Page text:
Dangers of Tmax as an Indicator of Thermal Maturity
Presented by Peter Crosdale (Energy Resources Consulting Pty Ltd)
Tmax from programmed pyrolysis (Rock Eval) is commonly used as an indicator for thermal maturity and is often converted into an equivalent vitrinite reflectance value. This procedure fraught with dangers from a variety of points of view. The most dangerous of these is the assumption that the value recorded for Tmax does indeed represent the thermal maturity of the sample. For example, in Australian Proterozoic rocks, Tmax values of around 320°C are often recorded for overmature sequences, where the thermal maturity should yield a Tmax of around 620°C. Why this happens will be discussed along with tell-tales to watch out for when you think your Tmax data may be spurious. The value of the reflectance of the organic matter will also be discussed in aiding to verify the Tmax values as indicators of thermal maturity.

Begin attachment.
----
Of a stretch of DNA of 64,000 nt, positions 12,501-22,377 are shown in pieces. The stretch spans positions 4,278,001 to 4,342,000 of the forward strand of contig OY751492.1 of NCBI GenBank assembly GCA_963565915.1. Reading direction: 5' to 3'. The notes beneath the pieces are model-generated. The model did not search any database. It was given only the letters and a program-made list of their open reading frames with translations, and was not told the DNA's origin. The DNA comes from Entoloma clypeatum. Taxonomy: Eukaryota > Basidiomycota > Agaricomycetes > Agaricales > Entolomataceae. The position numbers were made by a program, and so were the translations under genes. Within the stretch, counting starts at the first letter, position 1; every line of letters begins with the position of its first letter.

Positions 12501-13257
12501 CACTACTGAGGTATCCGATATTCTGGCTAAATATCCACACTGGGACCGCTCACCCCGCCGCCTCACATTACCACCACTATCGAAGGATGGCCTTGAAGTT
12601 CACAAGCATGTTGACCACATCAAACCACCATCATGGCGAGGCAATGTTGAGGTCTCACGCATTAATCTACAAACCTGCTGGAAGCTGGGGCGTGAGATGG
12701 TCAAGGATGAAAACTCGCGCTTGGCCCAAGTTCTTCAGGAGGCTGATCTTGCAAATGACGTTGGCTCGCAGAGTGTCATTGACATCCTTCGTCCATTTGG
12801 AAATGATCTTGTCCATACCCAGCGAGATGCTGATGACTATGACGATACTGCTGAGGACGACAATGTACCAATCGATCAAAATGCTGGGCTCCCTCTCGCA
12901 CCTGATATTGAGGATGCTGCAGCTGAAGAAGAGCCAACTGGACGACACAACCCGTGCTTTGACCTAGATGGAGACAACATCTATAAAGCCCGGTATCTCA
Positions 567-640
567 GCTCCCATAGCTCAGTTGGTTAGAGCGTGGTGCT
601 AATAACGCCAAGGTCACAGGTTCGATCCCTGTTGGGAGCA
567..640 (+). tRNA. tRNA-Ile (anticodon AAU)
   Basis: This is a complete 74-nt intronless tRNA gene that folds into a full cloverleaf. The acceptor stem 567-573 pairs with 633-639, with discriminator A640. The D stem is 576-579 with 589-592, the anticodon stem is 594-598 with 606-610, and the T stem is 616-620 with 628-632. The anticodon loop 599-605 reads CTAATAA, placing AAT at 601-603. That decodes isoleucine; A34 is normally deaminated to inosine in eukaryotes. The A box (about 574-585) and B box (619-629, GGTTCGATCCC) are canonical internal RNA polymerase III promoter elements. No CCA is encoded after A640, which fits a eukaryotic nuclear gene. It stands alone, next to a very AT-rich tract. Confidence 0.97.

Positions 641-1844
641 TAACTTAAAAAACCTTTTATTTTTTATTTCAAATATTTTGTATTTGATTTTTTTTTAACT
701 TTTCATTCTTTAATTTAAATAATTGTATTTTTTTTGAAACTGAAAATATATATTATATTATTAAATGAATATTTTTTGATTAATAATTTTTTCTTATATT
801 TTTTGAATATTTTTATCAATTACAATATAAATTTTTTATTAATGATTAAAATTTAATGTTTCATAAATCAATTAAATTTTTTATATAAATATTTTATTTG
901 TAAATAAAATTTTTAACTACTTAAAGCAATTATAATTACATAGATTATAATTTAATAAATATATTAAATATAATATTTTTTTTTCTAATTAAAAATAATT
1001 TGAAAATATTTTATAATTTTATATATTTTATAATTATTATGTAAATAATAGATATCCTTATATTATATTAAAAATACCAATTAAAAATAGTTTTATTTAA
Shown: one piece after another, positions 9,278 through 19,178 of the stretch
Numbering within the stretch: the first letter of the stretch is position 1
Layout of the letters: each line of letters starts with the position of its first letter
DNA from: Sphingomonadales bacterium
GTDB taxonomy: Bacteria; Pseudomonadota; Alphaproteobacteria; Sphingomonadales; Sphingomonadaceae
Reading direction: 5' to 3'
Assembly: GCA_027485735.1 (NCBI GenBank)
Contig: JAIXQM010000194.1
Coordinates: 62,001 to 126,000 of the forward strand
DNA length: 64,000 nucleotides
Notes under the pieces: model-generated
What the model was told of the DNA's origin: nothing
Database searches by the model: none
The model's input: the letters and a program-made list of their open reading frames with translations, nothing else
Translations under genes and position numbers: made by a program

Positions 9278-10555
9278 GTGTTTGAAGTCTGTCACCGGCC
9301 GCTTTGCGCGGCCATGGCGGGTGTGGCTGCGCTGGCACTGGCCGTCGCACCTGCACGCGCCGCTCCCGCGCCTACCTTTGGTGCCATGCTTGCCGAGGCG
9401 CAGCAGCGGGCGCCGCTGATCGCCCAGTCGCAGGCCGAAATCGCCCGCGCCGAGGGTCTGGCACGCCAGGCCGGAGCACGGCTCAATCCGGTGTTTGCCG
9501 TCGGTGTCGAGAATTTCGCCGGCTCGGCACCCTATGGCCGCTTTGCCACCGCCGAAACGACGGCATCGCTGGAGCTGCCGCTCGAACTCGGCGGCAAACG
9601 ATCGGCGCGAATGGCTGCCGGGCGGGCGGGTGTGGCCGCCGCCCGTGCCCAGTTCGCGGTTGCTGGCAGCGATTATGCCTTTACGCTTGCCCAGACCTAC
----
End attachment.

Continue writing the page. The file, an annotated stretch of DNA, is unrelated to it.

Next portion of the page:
About the presenter
Peter Crosdale obtained a BSc(Hons) in Geology from the University of Newcastle (NSW) and a PhD in Coal Geology from the University of Auckland (NZ). He has worked as a mud logger, coal petrographer, research scientist and lecturer at James Cook University and the University of NSW. Peter has published numerous scientific papers and has contributed to the community through activities in the Geol. Soc. Australia, PESA, TSOP and FESQ. He is currently vice-President of the International Committee for Coal and Organic Petrology (ICCP). He currently runs his own business “Energy Resources Consulting” which provides laboratory analysis of organic matter in rocks, especially petrography, programmed pyrolysis (Rock Eval) and adsorption isotherms.
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